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2.
Pressure (1)
Pressure relates to anything exerting
force on another object by pressing on
it.
Pressure = Force/Area
Units will be in Newton per squared
meter: N/m2
3.
Pressure (2)
The amount of pressure you exert
depends on the area over which you
exert a force.
Examples:
– Snow shoes vs. regular shoes
– Light pressure used with needles for shots
– High heels in grass vs. regular shoes
4.
Fluid Pressure (1)
Remember back to fluids…
Fluids are a material that can easily
flow and change shape.
If you understand the pressure in
fluids, you can predict whether an
object will float or sink.
**** Fluids are not just liquids!! They can
also be gasses- look at the definition!!!
5.
Fluid Pressure (2)
In a fluid, all of the forces exerted by
the individual particles combine to
make up the pressure exerted by the
fluid.
– The denser the fluid, the more pressure it
will exert (because there are more
particles to exert pressure).
6.
Fluid Pressure (3)
Air pressure is also considered to be a
type of fluid pressure.
We are constantly surrounded by this
pressure of the air around us.
Although it changes at different
elevations, our bodies are designed to
withstand it without it crushing us.
– Sea Level atmospheric pressure is a
whopping 101,300 Pa!!!!! (Pascal units)
7.
Fluid Pressure (4)
Pressure gets greater, the lower you
are in a fluid.
– You have the weight of all of the fluid on
top of you and the lower you get, the more
weight is on top of you.
– It’s like playing “dog pile”. You never want
to be on the bottom or you get crushed!
8.
Measuring Pressure
We use Barometers to measure
atmospheric pressure.
People who make weather predictions
use Barometers to help them
understand weather patterns and
make forecasts.
9.
Floating and Sinking (1)
Remember Density? Mass per unit
volume???
We can calculate density by dividing
mass by volume!
Density = Mass / volume
10.
Floating and Sinking (2)
If you know the densities of objects you
can predict whether they will sink or
float when placed in a fluid of a given
density.
Remember if the density is larger than
the fluid it’s placed in it will sink, if it’s
smaller it will float. (let’s see what
you’ve learned…)
11.
Floating and Sinking (3)
If I had water (1g/ml) would the
following float or sink?
– Wood (.7 g/cm3
)
– Tar (1.02 g/ml)
– Corn Oil (.925 g/ml)
– Mercury (13.6 g/ml)
– Corn Syrup (1.38 g/ml)
12.
Buoyancy (1)
Buoyancy is the ability to float.
Water and other fluids exert an upward
force on any object submerged into it.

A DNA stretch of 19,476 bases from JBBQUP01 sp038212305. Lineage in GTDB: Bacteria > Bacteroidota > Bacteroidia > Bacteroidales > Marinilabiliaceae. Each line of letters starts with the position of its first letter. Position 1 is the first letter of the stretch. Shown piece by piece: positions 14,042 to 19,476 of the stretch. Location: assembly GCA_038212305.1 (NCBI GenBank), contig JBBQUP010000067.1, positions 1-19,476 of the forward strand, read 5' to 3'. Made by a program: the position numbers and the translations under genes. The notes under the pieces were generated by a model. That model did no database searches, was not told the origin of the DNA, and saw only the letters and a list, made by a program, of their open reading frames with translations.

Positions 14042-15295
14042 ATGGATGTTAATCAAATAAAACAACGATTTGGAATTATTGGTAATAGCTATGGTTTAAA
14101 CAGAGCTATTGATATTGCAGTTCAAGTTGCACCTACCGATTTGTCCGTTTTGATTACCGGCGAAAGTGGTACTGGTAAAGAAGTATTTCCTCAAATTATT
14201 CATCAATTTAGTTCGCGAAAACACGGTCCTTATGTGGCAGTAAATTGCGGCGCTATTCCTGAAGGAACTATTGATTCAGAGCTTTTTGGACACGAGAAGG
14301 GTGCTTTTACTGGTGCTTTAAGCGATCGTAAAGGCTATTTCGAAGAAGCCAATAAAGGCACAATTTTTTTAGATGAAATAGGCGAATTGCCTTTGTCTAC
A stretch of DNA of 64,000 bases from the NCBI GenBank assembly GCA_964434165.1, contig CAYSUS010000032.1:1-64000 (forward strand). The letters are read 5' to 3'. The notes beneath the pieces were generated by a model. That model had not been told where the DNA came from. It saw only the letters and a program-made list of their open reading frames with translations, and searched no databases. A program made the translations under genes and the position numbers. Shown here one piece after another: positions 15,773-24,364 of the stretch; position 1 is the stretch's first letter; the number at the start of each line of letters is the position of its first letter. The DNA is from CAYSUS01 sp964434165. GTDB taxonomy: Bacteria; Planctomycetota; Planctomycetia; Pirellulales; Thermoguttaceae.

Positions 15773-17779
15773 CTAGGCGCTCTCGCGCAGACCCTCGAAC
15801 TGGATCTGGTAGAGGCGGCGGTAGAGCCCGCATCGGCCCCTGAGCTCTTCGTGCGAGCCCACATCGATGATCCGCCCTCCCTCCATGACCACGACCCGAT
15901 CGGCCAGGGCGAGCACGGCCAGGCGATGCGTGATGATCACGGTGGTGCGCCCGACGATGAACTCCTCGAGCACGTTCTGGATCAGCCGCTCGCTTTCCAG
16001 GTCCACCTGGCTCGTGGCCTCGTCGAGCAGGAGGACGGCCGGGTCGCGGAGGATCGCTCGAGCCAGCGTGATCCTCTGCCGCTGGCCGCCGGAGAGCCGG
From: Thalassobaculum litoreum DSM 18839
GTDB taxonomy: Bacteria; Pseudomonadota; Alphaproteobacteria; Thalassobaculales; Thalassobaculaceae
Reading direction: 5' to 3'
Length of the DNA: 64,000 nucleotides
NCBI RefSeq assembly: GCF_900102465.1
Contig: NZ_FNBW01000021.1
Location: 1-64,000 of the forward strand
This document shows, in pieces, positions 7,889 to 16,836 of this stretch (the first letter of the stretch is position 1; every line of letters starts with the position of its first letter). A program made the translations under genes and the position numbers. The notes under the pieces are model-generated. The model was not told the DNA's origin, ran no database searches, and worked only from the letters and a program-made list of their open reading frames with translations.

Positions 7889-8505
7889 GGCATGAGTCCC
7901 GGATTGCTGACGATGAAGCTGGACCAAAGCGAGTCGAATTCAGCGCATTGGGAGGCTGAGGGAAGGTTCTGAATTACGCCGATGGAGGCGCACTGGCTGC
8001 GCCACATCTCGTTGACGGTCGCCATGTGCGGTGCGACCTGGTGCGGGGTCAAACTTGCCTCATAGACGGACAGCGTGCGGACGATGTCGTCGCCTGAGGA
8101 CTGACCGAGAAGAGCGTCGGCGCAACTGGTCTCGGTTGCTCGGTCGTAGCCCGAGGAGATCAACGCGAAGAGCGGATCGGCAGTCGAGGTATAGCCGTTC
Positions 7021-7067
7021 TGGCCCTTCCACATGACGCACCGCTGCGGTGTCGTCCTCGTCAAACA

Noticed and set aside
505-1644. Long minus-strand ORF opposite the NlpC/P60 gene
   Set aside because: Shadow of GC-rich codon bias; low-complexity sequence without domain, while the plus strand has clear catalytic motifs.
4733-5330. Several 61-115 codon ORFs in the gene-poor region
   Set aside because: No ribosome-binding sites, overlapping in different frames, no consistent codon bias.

Buoyancy acts in the opposite direction
of gravity, so it makes an object feel
lighter.
– Ever notice how it’s much easier to lift or
carry a friend in a pool than it is outside
the water?
13.
Buoyancy (2)
Weight of submerged objects is a
downward force and the buoyancy of
an object is an upward force.
If an objects weight is greater than the
buoyant force it will sink.
If an objects weight is equal to the
buoyant force it will not sink.
14.
Archimedes Principle (1)
Archimedes Principle states that the
buoyant force acting on a submerged
object is equal to the weight of the
volume of the fluid displaced by the
object.
Meaning, if your hand displaces 50 ml
of water when I stick in a cup (stupid, I
know) then the buoyant force acting on
it would be equal to the weight of 50ml.
15.
Archimedes Principal (2)
So how does this apply to ships?
If the buoyant force of an object is
equal to the weight of the displaced
fluid, then a large fluid that displaces a
lot of fluid should have a strong
buoyant force.
If you are confused, check out the
picture on page 429 in your text book.
16.
Pascal’s Principle (1)
Fluids exert pressure on any surface
that it touches.
Pascal’s Principle states that when a
force is applied to a confined fluid, the
change in pressure is transmitted
equally to all parts of the fluid.
– An example of Pascal’s principal at work
is hydraulic pistons.
17.
Pascal’s Principle (2)
Hydraulic systems multiply forces by
applying the force to a small surface
area. The increase in pressure is then
transmitted to another part of the
confined fluid, which pushes on a
larger surface area.
– Hydraulic lifts
– Hydraulic breaks
18.
Bernoulli’s Principle (1)
Fluids (remember, not just liquids) flow
from areas of high pressure to low
pressure. This is an attempt to keep
things balanced.
The pressure of a moving fluid is
different than the pressure of a fluid at
rest (not moving).
19.
Bernoulli’s Principle (2)
Bernoulli’s principle states that the
faster a fluid moves, the less pressure
the fluid exerts.
– Therefore, as the speed increases, the
pressure exerted by the fluid decreases.
20.
Bernoulli’s Principle (3)
This principle is used to explain the
flight of objects (kites, airplane, frisbee
etc).
If the air moves faster above the
object, fluid pressure pushes the object
upward.
– The air moves faster due to the
shape/design of the object (typically a
curved shape with a slightly rounded top)
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